A view of the tent as the rescuers found it on Feb. 26, 1959. The tent had been cut open from inside, and most of the skiers had fled in socks or barefoot.

180 meters (~600 feet) from Dyatlov’s body, lay the remains of Rustem Slobodin. Although Slobodin’s skull had a 17 centimeter (~6.5 inch) fracture, his cause of death was hypothermia. He died face down in the snow, his body pointing towards the tent. Zinaida Kolmogorova’s body was discovered in the snow 150 meters (~500 feet) nearer to the tent. The snow was speckled with blood from an unknown source.

The first group of hikers, which were not buried very deeply in the snow, were found to have an unusually abnormal orange hue to their skin.

The second group of ski-hikers aren’t discovered until early May (May 4, 1959). The bodies of Lyudmila Dubinina, Alexander Zolotarev, Alexander Kolevatov and Nicolas Thibeaux-Brignollel were discovered, buried under 4 meters (13 feet) of snow, in a ravine located 23 meters (75 feet) from the large pine tree where it appears the whole group had tried to start a fire. The skull of Nicolas Thibeaux-Brignollel had been severely crushed. Dubinina had sustained a fracture of her rib cage which likely sped up her death by puncturing her heart. She would have only survived for 15-20 minutes after sustaining this injury. Her body was found to be missing a tongue and soft tissues of the mouth. She was also wearing Krivonischenko’s wool pants as shoes. Alexander Zolotarev also had broken ribs and was found wearing Dubinina’s faux-fur coat and hat. The clothing on the bodies of Dubinina and Zolotarev showed trace amounts of radiation.

Why would nine experienced ski-hikers leave their tent, scantily clad, in sub-freezing temperatures? How did they sustain their injuries? WHAT HAPPENED? These and many more questions keep the events at Dyatlov Pass a mystery, but forensic science has been able to answer some of those strange questions.

Why did the skin on the first five bodies look like a bad spray-on tan?
The first five bodies were found almost three weeks after the incident occurred. They were laying, relatively unburied in the snow and had been exposed to the sun for that long. The sun reflecting off the snow would have also helped account for the unnatural tan. The other bodies, which were buried under 4 meters (17 feet) of snow showed no signs of tanning.

What happened to Dubinina’s tongue? Why was it missing?
Dubinina was found in the second group in the ravine. Her body had been exposed to the elements for approximately three months and was probably discovered by scavenging animals. It is possible that the soft tissues in her mouth were devoured by one of these animals. The other possibility is her soft tissues had degraded though the activity of micro flora and fauna.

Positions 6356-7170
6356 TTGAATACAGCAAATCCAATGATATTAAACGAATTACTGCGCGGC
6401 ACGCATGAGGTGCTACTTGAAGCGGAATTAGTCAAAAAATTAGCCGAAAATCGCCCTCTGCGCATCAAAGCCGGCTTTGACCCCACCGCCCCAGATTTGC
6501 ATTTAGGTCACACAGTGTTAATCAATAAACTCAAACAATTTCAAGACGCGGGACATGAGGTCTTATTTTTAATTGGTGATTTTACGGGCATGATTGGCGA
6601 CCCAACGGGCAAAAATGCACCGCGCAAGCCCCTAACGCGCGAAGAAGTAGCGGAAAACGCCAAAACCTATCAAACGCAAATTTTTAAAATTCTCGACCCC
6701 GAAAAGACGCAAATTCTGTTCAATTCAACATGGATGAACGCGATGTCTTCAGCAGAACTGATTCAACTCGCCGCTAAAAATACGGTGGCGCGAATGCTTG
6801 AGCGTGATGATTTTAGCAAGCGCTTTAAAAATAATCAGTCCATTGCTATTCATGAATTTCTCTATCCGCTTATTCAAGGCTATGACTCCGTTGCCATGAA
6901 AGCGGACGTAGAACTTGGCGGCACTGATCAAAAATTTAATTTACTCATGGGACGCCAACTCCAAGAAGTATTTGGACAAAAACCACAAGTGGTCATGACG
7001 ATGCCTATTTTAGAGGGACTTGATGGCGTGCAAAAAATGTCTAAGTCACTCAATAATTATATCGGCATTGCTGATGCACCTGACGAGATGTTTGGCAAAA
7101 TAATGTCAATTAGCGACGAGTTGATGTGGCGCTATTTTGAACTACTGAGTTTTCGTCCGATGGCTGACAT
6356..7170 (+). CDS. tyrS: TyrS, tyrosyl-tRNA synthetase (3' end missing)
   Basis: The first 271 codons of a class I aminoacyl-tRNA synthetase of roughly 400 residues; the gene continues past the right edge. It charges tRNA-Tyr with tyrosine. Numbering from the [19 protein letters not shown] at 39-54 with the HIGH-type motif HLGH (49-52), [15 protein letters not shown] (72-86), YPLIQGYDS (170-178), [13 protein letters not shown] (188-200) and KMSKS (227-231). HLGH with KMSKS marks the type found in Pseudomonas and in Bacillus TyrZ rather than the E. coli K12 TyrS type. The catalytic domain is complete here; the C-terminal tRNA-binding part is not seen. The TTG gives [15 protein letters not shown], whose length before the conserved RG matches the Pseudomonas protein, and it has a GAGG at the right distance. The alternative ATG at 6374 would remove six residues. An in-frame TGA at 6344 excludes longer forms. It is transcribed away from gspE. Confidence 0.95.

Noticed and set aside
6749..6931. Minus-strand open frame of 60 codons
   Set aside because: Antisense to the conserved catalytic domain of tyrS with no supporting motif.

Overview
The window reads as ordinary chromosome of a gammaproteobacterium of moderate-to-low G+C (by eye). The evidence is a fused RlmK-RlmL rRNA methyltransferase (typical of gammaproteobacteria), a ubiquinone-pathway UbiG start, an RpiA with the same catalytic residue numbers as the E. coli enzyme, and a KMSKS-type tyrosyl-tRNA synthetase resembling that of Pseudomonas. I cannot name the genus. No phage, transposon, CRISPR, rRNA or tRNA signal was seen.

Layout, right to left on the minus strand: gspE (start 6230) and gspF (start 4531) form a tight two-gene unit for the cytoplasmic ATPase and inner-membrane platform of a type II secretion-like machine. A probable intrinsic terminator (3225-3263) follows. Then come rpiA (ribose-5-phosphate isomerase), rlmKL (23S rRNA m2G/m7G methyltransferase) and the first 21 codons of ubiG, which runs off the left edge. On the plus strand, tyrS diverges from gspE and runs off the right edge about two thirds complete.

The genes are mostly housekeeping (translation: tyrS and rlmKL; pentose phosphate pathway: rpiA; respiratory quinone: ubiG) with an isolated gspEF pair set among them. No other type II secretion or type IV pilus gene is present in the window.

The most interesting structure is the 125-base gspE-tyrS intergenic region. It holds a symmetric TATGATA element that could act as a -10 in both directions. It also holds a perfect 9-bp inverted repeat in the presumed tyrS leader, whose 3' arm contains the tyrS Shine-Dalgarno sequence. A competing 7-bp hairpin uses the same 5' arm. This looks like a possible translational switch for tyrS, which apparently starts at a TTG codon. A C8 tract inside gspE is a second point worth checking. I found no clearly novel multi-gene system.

What caused the crushing damage to the ski-hikers who were found in the ravine?
The most obvious answer to this question would be the ravine itself. With weather conditions of low visibility and freezing temperatures, which had already begun to freeze the ski-hikers, it’s not surprising that they stumbled into a ravine. The fall would have been far enough to result in the fractured ribs and crushed skull.

“The slope of a ravine had a range of heights from 3 up to 5 m (10m or 17 ft) in the general area where the skiers were found. It had an incline or angle of approximately 30 to 40 degrees. The opposite slope of the ravine was flat. The width of the ravine was approximately 40 metres or 130 ft. It is quite possible that the injuries recorded could have been sustained by a “sudden” fall – especially given the fact that these people would have been tired and have had limited visibility.”

Quote from: http://www.aquiziam.com/dyatlov_pass_answers.html

What caused the fracture in Slobodin’s skull?
It’s been suggested that the fractured skull of Slobodin may have been caused from a fall from the pine tree which had been stripped of the lower branches 5 meters (16 feet) above ground level. A branch falling from the tree may have also knocked him in the head.

How did the trace radiation get on the clothing of Dubinina and Zolotarev?
Forensics has determined that the radiation originated from Dubinina’s clothing and was transferred to Zolotarev when he wore her coat and hat. So how did the trace radiation get on Dubinina’s clothing? The most logical postulation out there is that the radiation was from the mantles in a camping lantern, which Dubinina probably changed when they set up camp that night. The mantles, little fabric bags that act as a wick, contain thorium which emits alpha particle radiation. The mantles are fragile and it wouldn’t be difficult for them to crush into dust, which would then cling to an object such as a coat. They were invented in 1891, and typically used in many countries until they were phased out in 1990’s.

Why would someone run out into the cold without being properly clothed?